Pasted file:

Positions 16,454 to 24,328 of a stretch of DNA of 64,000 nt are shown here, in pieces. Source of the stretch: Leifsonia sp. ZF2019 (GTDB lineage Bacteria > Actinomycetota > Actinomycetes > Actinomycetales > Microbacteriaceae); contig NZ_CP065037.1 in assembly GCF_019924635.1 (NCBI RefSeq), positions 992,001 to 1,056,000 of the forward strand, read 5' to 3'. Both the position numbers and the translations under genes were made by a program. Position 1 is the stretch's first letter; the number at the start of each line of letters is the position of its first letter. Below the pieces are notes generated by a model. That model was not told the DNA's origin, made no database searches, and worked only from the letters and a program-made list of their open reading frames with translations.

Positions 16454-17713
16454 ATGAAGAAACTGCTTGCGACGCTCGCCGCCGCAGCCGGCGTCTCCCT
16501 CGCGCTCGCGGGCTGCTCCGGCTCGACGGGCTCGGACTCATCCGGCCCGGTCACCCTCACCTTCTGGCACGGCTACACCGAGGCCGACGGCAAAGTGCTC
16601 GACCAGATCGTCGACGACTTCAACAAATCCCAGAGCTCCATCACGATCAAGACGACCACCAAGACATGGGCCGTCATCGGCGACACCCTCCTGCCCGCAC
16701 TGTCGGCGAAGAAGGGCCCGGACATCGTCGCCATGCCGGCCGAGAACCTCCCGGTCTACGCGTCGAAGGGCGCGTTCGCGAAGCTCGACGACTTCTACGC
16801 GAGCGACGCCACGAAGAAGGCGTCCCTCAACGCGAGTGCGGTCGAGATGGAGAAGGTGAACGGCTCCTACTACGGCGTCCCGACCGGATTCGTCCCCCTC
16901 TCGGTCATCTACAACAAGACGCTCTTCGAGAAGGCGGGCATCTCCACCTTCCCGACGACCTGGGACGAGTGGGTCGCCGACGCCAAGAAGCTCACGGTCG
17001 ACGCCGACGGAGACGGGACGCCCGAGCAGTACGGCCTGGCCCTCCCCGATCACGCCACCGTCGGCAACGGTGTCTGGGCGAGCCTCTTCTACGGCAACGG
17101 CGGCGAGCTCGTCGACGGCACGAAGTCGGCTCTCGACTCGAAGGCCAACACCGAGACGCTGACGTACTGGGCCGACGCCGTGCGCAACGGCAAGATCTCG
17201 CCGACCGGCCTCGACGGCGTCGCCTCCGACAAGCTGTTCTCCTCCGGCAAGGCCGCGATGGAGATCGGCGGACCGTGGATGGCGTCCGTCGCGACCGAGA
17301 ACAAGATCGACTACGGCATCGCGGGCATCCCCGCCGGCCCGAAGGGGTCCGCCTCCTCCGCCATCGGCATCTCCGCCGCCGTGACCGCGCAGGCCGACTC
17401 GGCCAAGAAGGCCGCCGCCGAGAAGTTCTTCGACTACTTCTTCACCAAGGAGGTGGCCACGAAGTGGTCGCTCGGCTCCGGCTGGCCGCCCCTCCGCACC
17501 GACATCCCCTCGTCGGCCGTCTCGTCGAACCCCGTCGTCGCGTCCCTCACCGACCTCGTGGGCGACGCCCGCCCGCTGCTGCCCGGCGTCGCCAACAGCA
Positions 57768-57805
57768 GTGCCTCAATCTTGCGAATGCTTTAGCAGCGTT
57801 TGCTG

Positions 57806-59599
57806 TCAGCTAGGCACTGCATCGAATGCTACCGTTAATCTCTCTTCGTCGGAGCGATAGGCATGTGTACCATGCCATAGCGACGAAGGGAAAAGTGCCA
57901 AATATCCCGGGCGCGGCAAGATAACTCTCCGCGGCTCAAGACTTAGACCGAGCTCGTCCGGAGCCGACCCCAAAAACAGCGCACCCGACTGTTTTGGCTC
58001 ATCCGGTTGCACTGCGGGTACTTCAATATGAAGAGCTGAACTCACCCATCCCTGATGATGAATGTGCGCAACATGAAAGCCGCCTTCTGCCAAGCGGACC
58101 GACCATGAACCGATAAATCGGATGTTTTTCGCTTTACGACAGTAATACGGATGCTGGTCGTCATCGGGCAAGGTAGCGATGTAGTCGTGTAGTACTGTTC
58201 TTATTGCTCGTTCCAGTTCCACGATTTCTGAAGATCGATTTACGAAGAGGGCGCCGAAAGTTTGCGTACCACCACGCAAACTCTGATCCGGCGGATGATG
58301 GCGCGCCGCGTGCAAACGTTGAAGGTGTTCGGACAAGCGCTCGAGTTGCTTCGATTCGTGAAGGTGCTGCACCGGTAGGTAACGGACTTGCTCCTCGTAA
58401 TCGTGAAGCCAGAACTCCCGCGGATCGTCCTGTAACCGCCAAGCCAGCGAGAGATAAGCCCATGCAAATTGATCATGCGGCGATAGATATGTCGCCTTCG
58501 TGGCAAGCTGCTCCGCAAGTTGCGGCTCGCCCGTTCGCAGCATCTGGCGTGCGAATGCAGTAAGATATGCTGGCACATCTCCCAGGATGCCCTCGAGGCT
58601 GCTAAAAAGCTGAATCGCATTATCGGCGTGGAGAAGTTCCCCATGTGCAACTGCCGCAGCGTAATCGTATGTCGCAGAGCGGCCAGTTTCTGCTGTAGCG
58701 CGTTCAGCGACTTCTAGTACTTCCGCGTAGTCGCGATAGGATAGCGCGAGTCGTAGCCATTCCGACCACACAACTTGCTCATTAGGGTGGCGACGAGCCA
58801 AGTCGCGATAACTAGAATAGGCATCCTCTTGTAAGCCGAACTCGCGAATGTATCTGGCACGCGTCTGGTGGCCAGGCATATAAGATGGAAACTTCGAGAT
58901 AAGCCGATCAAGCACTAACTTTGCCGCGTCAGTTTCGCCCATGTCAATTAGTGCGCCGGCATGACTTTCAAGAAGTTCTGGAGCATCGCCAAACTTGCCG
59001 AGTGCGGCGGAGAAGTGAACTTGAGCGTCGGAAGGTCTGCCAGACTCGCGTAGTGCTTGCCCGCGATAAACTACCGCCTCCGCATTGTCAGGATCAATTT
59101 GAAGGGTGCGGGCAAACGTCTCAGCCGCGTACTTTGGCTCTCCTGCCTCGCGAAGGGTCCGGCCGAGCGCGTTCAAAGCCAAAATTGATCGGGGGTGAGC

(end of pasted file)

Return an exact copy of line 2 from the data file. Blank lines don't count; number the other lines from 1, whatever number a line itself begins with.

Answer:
Positions 16454-17713